BENNY GOODMAN: Hey! What’s with B. G.? Whatta waste of shellac! This Art Mooney take-off on “Give Me the Good Old Days” with a backroom quartet, yet. If this is a satire, who needs it? “You Turned the Tables on Me” on the back pales by comparison with the original on Victor. Give me the good old days of the Goodman band. Murder! (Capitol)

HARRY JAMES: Oh, that Cole Porter! What terrific soft whitish mass within the skull has he—brain, I mean. Guy writes great songs like nothing. They’re so caviar-like, these two beauts from “The Pirate,” with Gene Kelly and Judy Garland. There’s “Love of My Life” in beguine tempo with the almond shaped vocal glands of Marion Morgan and Harry’s horn and Juan Tizol’s trombone to put water on your kneecaps. The side behind has Marion and Vinnie De Campo trading oral passages on “You Can Do No Wrong” and C. P. sure can’t. Like Hollandaise sauce! And don’t miss Jesse James Daddy’s “All the Way,” which’ll send you home and drop you right on the lawn. A panegyric stanza! Back is the English translation of Charles Trenet’s big French hit, “Beyond the Sea,” with Marion chirpin’. (Columbia)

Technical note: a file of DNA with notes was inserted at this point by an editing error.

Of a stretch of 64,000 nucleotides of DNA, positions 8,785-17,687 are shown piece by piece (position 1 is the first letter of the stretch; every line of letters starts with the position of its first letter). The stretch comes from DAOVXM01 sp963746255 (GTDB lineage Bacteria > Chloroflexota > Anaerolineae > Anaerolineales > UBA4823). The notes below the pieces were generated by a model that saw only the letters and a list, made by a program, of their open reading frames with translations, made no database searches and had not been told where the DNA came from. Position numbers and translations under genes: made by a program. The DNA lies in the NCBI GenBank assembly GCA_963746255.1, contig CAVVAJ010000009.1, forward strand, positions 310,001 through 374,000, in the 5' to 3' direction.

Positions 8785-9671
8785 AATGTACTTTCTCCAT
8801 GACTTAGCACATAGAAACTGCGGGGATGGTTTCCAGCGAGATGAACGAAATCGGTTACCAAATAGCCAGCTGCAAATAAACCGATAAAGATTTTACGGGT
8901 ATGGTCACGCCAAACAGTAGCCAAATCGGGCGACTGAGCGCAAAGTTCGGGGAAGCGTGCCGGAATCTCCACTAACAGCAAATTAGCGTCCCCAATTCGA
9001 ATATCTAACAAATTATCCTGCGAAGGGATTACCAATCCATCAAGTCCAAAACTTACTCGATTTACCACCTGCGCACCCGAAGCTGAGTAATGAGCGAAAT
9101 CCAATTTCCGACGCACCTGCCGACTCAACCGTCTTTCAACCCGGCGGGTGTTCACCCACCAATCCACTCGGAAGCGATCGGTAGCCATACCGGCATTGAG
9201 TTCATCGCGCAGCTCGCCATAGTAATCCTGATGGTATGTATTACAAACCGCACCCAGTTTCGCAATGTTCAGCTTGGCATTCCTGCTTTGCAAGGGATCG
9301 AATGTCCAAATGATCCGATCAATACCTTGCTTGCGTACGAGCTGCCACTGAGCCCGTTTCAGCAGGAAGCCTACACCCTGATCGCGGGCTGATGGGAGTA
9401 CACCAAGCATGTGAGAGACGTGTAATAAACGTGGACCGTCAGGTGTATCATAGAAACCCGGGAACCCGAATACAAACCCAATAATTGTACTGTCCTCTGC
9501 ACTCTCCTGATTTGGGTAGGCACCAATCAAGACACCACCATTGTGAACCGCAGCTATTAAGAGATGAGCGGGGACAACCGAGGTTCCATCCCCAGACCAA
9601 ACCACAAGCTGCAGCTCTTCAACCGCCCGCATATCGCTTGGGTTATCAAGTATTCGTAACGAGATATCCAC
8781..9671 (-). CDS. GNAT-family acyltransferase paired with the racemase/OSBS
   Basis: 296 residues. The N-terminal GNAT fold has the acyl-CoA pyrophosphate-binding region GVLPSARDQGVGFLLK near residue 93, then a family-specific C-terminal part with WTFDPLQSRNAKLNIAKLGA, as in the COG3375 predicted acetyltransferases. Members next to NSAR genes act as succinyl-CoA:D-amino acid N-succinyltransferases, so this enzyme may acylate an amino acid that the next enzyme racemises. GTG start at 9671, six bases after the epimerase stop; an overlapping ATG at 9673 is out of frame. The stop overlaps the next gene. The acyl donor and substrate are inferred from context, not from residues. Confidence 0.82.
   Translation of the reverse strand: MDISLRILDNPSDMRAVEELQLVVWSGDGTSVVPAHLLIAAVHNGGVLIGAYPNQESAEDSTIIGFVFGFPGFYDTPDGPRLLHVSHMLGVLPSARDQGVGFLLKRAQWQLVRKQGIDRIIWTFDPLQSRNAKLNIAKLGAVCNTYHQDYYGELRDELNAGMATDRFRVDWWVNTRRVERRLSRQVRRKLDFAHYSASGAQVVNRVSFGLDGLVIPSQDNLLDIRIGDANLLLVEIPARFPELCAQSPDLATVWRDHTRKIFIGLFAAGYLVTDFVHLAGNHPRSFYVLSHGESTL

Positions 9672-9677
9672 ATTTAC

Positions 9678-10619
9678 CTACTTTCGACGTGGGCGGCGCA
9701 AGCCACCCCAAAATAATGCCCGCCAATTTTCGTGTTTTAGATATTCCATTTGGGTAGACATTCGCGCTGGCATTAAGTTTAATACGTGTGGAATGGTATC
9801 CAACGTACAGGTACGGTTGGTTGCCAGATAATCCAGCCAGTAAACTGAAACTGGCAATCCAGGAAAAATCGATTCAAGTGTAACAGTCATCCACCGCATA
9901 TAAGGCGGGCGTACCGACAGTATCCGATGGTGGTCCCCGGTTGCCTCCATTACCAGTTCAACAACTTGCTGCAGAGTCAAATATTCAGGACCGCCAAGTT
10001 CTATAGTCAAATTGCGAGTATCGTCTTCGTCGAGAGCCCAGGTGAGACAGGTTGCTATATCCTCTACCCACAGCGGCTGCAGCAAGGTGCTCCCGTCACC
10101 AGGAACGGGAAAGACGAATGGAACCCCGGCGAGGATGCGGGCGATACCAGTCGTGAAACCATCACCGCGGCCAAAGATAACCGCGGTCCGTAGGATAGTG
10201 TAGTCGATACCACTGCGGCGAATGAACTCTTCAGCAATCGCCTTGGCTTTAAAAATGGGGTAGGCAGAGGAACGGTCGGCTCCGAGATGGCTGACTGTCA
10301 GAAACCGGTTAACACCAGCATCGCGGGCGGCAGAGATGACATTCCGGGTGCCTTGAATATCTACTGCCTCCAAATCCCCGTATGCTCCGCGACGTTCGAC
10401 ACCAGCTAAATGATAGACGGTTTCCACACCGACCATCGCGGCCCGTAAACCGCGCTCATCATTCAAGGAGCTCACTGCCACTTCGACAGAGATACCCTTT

PERRY COMO: The kid from Canonburg, Pa., coils his pulsating larynx around Cole’s fresh phrases, too, and continues the process of softening you to a pulp. His cookie’s for diggin’, Harry’s for dancin’, but both are nice as chocolate ice. (Victor)

MARGARET WHITING: More nice partisserie from the throbbing thorax of my well-hyphenated doll, Maggie, whose kid sister, incident, you dig on the “Junior Miss” show. From “Casbah,” to which this kid would go with her any time, comes “What’s Good about Goodbye,” and the answer is M. W. She’s oh-so-very-very on the other cheek, too, Sue, namely and to wit, “Gypsy in My Soul”; but then this hearing flap could never be surfeited with Barbara’s big sis. (Capitol)